Why not 4.5, then? Well, I was THIS close to giving it a 4.5, but the problem is in the artists and bands that I’ve ended comparing them to. If you take a look at the releases I’ve given a 4.5 this year (Ufomammut and Amestigon), they are all quite focused pieces of metal, not straying too much off the beaten path of their respective genres. This makes it easier to value them and rise them above others. OTOH, when you look at Locrian, they don’t belong to metal, they don’t even belong to a single genre, so they invite comparisons with other experimental and avant-garde bands. In that context, there are many acts that push the boundaries of music farther and more intensively than Locrian.

      With all that said, and what I think is obvious from my review (like you’ve noticed), I find Infinite Dissolution to be a beast of an album that will probably end up on my top 10-15 list for the year.

      • André Snyde Lopes

        So you would sooner give a 4.5 to an album that walks a beaten path like Ufomammut rather than something more creative and different? I understand perfecting your craft but I think there is a place for both excellence and creativity in the larger pantheon of greatness.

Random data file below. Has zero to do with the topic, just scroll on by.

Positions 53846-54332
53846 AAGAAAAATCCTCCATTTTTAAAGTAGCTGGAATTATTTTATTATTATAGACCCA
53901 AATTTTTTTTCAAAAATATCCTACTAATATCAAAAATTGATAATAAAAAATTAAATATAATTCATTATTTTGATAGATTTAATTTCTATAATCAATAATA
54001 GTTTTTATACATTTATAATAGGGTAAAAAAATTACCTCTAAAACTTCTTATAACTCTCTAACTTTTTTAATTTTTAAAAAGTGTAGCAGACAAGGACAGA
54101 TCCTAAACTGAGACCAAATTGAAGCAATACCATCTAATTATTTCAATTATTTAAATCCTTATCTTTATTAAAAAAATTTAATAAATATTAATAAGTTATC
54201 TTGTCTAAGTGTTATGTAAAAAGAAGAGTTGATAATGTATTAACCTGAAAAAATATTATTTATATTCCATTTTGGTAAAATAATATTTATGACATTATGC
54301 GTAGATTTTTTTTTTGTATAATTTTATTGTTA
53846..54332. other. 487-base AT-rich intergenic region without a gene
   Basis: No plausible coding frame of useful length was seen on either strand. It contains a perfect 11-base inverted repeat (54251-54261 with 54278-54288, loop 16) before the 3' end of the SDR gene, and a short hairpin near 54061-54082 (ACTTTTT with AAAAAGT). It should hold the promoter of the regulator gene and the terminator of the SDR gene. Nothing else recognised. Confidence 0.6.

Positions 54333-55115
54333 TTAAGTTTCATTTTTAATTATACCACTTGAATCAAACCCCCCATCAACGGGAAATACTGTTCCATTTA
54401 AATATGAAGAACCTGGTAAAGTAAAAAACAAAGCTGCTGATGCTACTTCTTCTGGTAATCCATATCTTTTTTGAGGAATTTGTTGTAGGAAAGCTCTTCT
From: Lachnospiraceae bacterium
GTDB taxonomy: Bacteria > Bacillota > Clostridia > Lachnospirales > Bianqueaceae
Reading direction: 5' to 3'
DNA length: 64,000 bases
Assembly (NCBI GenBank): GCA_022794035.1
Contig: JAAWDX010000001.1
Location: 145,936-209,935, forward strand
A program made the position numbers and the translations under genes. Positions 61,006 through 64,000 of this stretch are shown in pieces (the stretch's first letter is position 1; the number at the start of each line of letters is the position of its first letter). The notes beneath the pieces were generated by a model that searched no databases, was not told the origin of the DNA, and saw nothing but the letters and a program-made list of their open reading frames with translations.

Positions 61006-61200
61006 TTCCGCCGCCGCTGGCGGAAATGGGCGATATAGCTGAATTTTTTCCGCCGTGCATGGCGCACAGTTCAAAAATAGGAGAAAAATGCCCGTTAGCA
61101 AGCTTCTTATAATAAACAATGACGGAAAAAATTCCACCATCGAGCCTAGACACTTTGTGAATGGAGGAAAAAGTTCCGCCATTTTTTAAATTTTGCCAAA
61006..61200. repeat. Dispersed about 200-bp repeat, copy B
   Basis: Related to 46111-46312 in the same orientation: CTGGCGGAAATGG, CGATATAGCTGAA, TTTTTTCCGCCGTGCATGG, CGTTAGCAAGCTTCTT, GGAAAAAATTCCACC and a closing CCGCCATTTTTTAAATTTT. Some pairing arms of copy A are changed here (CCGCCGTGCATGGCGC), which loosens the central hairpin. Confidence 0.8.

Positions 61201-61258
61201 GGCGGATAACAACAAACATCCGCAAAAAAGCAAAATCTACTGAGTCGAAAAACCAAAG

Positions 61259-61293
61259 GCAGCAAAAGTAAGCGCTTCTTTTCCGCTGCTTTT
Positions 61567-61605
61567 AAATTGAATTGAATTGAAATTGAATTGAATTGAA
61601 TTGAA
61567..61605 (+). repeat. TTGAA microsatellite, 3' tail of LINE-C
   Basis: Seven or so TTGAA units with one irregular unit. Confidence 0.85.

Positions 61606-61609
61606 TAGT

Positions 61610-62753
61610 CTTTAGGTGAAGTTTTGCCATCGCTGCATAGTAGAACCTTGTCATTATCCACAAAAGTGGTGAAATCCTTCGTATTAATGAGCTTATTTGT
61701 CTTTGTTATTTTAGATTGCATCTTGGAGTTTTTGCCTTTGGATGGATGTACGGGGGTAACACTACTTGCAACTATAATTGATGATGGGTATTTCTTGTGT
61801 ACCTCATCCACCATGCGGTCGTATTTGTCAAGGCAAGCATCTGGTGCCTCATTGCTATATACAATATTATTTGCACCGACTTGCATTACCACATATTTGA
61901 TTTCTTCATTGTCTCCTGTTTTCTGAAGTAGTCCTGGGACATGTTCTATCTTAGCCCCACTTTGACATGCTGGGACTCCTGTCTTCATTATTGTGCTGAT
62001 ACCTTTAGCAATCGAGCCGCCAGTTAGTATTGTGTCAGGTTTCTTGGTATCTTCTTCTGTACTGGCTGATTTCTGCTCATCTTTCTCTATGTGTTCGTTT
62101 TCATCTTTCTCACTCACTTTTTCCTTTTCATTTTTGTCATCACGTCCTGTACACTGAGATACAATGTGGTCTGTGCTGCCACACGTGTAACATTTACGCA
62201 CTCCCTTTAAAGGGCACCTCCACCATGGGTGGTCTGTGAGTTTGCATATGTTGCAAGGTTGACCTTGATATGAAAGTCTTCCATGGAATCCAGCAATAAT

Not being metal or not conforming to a defined genre is also absolutely no excuse to give an album a lower rating, in my opinion.

        Keep in mind, I have not listened to the album yet and I am only debating the points you have raised in your comment.

        • Roquentin

          What I’m trying to say is that I find no merit in comparing Ufomammut and Locrian nor their scores directly since they operate in completely different fields. One is a cool and accomplished, but ultimately straightforward sludge/stoner band that is measured against well-known benchmarks while the other belongs to an experimental, fairly abstract domain with loosely defined aesthethic norms (which is to be expected). Apples to oranges and so on.